The Pine Ridge Reservation was also the site of the Wounded Knee massacre in 1890. Image from Shutterstock.
South Dakota Gov. Kristi Noem is no longer welcome on the Pine Ridge Reservation because of her support for anti-rioting laws passed in response to protests of the Keystone XL oil pipeline.
The Oglala Sioux Tribal Council told Noem in a Thursday letter that she is no longer welcome on the reservation and she will be banished if she visits without permission, report the Washington Post and the Argus Leader.
The letter says Noem will be unwelcome until she withdraws support for a legislative package that creates liability for “riot boosting” that she signed into law in March. The legislation, known as the Riot Boosting Act, is being challenged in a March 28 lawsuit filed by the American Civil Liberties Union of South Dakota, according to a press release.
Oglala Sioux President Julian Bear Runner signed the letter. He said Noem consulted with the company backing the pipeline before the bills were introduced, but not with members of the Oglala Sioux Tribe whose lands “would be traversed and endangered” by the pipeline.
The law creates civil liability for “riot boosting,” which it defined as encouraging people in a riot to commit acts of force or violence, according to the ACLU lawsuit. Those who solicit or compensate others to commit an unlawful act or to be arrested are liable for three times the amount of damage caused.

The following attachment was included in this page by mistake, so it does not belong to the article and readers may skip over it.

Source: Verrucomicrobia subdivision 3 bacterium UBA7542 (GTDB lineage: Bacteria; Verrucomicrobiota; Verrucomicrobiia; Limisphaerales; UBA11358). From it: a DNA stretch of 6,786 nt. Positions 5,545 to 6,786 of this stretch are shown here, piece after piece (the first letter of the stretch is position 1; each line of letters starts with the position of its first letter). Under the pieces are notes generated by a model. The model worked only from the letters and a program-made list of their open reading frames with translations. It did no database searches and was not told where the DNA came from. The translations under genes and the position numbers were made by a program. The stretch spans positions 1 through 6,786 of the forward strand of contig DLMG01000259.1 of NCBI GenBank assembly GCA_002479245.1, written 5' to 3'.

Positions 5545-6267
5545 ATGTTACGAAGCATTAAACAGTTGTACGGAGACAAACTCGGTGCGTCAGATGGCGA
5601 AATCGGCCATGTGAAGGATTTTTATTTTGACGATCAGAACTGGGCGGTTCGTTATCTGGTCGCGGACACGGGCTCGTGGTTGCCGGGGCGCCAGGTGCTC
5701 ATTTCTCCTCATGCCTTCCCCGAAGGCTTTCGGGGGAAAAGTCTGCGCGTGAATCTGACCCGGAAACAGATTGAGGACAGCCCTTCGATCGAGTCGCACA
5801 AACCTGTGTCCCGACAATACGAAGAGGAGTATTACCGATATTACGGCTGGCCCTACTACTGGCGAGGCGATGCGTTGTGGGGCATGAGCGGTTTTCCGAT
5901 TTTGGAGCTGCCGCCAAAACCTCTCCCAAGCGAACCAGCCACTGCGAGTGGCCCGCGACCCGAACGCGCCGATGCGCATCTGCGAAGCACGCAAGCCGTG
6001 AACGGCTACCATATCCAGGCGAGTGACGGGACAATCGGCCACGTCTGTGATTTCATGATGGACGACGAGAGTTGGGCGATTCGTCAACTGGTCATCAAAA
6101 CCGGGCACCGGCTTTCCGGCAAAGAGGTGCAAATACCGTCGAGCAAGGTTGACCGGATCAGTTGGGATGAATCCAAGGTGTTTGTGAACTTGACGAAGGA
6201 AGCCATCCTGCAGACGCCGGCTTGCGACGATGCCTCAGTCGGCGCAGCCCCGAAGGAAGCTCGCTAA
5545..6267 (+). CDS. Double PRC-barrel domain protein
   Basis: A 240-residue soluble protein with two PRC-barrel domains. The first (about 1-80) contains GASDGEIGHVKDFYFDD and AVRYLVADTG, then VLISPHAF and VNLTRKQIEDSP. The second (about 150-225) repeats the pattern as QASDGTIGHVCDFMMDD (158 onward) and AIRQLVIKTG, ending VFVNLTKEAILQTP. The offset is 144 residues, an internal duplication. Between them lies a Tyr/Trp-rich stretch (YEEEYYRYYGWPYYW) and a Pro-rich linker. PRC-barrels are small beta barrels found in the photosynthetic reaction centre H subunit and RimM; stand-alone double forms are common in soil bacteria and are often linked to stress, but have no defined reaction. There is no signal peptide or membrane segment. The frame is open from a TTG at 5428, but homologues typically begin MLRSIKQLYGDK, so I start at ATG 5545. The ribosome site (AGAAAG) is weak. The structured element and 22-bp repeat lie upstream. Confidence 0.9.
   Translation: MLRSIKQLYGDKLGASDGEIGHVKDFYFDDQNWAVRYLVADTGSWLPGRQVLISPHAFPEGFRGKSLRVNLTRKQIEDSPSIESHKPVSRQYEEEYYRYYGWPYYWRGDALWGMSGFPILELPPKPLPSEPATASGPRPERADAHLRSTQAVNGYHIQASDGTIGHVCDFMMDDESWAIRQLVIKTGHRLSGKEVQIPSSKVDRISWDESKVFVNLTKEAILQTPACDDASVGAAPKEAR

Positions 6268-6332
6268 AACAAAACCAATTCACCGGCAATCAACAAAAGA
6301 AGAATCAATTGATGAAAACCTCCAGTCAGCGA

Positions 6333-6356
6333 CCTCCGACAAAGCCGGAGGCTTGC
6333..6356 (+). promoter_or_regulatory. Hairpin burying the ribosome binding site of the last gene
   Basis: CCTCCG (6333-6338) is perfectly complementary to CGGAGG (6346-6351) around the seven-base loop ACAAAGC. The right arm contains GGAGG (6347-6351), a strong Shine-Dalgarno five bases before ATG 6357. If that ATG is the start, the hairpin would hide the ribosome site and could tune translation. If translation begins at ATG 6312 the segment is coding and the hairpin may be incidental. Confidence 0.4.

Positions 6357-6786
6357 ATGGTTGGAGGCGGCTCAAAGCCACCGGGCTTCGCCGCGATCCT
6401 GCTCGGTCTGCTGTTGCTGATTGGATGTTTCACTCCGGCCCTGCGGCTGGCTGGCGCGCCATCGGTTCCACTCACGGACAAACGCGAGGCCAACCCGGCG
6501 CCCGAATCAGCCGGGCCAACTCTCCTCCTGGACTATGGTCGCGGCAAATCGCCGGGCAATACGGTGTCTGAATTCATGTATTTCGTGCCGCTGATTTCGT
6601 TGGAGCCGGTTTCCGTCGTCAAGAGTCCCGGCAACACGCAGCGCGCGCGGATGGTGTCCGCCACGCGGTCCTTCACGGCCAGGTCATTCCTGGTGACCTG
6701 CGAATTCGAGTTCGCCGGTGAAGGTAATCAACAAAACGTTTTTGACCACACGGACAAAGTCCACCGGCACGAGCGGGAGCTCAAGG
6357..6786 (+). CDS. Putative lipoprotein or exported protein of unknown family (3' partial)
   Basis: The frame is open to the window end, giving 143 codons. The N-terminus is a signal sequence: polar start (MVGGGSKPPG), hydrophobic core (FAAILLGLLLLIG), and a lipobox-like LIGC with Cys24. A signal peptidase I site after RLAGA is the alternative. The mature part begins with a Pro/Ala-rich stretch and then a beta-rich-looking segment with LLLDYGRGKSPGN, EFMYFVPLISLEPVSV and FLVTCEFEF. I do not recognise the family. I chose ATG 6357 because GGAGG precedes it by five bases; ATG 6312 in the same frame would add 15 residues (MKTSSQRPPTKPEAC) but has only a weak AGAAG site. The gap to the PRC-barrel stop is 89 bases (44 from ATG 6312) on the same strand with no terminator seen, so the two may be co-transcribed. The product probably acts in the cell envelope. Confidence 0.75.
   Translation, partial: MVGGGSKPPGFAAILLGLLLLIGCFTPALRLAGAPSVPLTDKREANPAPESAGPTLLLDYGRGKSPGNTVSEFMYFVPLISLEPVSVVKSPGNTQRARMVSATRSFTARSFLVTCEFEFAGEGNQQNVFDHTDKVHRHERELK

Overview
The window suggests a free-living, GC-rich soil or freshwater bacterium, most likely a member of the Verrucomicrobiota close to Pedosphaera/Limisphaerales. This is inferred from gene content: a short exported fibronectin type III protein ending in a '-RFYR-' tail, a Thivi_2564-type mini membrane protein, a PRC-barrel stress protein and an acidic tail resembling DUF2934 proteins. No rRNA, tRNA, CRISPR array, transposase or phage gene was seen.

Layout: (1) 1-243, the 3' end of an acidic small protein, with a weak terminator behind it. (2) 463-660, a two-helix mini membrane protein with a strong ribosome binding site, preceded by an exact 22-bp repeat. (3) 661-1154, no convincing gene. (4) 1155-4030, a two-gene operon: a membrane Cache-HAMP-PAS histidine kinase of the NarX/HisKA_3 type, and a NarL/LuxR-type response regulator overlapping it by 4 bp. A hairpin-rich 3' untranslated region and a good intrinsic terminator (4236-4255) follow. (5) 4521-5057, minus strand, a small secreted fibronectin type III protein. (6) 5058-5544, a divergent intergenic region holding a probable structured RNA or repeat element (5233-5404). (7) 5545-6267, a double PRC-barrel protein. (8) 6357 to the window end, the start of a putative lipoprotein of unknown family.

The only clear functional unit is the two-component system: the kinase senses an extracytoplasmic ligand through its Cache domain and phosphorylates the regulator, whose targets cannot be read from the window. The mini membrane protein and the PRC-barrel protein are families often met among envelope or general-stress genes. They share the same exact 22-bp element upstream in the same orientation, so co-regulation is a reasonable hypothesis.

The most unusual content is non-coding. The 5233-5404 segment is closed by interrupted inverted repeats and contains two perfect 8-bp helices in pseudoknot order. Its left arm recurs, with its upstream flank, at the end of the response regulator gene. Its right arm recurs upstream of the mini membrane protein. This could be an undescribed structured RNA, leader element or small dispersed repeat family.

The state and local governments can sue. The state can also enter into a joint representation agreement with the pipeline company or other third parties with an interest in preventing a riot. Money collected goes into a fund to offset costs caused by “riot boosting.”
The lawsuit, Dakota Rural Action v. Noem, alleges violations of the First Amendment and due process clause. The law “is designed to silence free speech and the right to peacefully protest,” according to the ACLU press release.
The Pine Ridge Reservation covers 2.22 million acres, which is larger than the states of Delaware and Rhode Island combined. The reservation has faced blizzards followed by severe flooding this spring that killed several people and cut off avenues of supply for the 20,000 residents, the Argus Leader and Associated Press reported.
A spokesperson for Noem said the governor was surprised by the letter but would continue her efforts to build tribal relationships.